Last edited: December 06, 2004

Ousted Gays Sue Military to Be Reinstated

By Christopher Curtis

PlanetOut Network, December 6, 2004

SUMMARY: The “don’t ask, don’t tell” policy of the U.S. armed forces is being challenged by 12 gay and lesbian former service members who were discharged because of their sexual orientation.

The “don’t ask, don’t tell” policy of the U.S. armed forces is being challenged by 12 gay and lesbian former service members who were kicked out of the military because their sexual orientation was discovered.

On Monday Servicemembers Legal Defense Network (SLDN) filed a lawsuit, Cook v. Rumsfeld, in Boston on the soldiers’ behalf, seeking their reinstatement in the U.S. armed forces.

According to SLDN, the plaintiffs all served honorably, accumulating more than five dozen awards, medals and commendations.

“‘Don’t ask, don’t tell’ creates an unacceptable and unconstitutional second class citizenship for our men and women in uniform,” said C. Dixon Osburn, executive director of SLDN, in a prepared statement. “This law robs our nation of the talents and skills of thousands at a time when we can ill-afford to lose a single service member in the war on terrorism.”

SLDN believes “don’t ask, don’t tell” should be overturned because it compromises several constitutional rights, “including the right of privacy, equal protection of the law and freedom of speech.”

Former Navy Lieutenant Jen Kopfstein, one of the plaintiffs in the lawsuit, recalled her service: “I was on a ship which went out to sea on Sept. 11, 2001, to defend the coast of California at a time when none of us knew if further attacks were imminent,” she said.

“I made a commitment to the Navy when I joined. I deserve the opportunity to live up to my commitment, and serve out the rest of my obligated time with honor, as I served the first part,” Kopfstein added.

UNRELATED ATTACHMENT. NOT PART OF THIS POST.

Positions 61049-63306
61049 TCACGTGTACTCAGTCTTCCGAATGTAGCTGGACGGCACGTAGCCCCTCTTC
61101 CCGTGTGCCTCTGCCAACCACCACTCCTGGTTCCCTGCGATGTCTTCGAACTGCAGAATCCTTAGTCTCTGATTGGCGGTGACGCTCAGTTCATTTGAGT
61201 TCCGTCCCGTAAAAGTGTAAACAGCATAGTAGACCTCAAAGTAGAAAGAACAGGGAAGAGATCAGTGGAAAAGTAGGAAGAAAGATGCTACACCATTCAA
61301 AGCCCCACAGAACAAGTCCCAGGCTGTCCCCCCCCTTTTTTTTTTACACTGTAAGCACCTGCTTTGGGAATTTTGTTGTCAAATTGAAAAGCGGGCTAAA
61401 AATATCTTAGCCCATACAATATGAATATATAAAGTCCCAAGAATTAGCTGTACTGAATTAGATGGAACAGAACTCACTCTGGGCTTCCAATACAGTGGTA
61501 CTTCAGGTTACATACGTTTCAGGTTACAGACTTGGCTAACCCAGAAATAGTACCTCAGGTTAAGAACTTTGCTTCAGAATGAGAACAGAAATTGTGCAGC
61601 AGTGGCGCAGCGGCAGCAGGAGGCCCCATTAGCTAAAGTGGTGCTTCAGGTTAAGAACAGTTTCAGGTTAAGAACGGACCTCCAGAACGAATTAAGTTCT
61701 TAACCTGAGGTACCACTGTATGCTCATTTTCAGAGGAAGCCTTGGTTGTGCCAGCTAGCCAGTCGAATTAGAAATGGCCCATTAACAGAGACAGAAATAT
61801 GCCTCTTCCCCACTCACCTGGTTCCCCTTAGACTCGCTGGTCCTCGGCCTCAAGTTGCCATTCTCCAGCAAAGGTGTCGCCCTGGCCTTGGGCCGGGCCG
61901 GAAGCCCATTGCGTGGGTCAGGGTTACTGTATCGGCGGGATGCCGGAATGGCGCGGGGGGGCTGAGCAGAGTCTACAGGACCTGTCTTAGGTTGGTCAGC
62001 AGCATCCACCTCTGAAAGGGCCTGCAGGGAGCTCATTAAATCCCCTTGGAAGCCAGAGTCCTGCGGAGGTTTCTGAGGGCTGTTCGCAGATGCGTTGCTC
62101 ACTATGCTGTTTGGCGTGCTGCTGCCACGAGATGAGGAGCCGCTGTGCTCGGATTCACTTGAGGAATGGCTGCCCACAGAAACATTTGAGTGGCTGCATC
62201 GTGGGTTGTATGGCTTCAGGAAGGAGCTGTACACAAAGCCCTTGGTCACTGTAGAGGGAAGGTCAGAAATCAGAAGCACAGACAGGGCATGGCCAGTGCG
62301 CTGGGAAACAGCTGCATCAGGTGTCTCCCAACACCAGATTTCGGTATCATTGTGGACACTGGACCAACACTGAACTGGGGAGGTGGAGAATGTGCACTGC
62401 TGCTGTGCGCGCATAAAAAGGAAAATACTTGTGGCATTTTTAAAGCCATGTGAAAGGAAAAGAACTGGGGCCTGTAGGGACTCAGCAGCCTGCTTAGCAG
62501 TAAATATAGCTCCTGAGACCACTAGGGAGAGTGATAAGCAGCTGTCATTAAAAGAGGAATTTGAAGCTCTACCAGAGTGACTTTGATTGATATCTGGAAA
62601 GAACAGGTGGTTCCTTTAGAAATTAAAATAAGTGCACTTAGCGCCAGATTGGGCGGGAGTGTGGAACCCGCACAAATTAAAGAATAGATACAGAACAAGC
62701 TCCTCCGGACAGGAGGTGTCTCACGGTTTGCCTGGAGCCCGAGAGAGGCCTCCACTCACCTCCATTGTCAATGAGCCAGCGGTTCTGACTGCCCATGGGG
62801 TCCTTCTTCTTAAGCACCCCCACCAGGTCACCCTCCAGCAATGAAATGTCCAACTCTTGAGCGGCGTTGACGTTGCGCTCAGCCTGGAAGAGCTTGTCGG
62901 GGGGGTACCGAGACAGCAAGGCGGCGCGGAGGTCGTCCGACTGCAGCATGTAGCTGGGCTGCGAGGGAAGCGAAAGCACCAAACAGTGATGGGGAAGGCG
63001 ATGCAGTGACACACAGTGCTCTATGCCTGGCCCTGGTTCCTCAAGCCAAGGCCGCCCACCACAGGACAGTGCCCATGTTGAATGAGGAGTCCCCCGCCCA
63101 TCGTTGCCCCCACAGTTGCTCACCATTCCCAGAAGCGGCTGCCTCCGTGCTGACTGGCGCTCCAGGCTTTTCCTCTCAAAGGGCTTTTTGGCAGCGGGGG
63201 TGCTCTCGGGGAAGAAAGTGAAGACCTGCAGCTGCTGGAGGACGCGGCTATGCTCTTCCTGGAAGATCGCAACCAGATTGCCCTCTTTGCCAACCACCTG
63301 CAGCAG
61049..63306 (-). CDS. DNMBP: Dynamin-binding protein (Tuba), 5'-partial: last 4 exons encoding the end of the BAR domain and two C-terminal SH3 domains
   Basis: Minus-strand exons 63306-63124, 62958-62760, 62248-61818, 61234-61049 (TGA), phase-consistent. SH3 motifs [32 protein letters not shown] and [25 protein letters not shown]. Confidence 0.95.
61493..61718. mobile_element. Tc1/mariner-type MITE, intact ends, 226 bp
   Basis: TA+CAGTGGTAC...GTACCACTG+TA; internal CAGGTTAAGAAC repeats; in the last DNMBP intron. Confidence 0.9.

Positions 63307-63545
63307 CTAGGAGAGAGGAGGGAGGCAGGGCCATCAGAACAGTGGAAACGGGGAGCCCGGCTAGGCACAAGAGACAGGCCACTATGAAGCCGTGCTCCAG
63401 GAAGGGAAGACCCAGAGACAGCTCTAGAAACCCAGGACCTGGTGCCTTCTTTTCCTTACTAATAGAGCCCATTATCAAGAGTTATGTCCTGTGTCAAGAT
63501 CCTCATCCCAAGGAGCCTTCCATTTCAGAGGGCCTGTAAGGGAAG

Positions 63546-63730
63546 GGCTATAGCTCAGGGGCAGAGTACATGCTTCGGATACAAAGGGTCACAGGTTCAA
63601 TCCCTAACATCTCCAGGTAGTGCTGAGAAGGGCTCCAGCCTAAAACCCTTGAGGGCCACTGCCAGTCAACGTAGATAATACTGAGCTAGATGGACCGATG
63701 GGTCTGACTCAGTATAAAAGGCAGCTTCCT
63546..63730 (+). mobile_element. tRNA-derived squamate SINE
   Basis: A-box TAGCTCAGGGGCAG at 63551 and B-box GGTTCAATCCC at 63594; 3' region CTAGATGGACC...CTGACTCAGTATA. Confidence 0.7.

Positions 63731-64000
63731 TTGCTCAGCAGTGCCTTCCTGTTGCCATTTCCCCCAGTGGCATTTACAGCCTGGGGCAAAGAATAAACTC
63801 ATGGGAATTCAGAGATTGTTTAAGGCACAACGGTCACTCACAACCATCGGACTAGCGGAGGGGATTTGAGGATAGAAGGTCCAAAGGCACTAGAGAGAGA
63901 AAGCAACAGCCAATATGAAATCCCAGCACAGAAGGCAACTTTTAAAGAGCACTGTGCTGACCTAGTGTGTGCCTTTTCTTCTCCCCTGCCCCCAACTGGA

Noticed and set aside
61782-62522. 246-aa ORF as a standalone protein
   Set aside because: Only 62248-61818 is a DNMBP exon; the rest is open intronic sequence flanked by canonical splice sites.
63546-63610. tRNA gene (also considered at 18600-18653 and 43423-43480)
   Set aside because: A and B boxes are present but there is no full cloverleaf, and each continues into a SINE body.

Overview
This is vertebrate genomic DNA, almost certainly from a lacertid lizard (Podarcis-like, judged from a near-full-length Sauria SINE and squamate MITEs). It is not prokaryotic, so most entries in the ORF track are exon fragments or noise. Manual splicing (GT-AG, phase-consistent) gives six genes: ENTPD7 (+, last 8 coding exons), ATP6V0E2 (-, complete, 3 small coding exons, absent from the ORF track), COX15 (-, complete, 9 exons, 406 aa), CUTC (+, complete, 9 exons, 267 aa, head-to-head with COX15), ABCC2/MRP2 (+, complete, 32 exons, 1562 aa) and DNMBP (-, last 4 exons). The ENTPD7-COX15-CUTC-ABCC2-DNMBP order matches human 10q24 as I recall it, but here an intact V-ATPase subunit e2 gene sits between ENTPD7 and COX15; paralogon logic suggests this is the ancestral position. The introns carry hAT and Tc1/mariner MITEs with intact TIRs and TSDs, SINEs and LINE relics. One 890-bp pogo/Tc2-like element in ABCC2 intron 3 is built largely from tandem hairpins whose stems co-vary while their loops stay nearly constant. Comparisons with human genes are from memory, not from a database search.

Other plantiffs include: former Army Sergeant First Class Stacy Vasquez, who was discharged after being outed by a fellow service member’s wife; former Air Force Captain Monica Hill, who was discharged after requesting a leave of absence to care for her terminally ill partner of 14 years; and former Air Force Sergeant David Hall who was fired when a fellow cadet and friend outed him to his command.

Osburn believes SLDN can help the former service men and women get reinstated.

“The world has changed during the past decade and since the last constitutional challenges to ‘don’t ask, don’t tell’ were filed,” Osburn said, noting the Supreme Court, in Lawrence v. Texas, recognized that gays and lesbians have a fundamental right to privacy.

“Quite simply, there is no compelling reason for a continued ban on gay personnel in the world’s strongest military,” Osburn concluded. “It is unconstitutional and contrary to our national security interests.”

The Log Cabin Republicans have also filed a federal suit to challenge the military’s ban on openly gay service members. The suit was filed in October in California.

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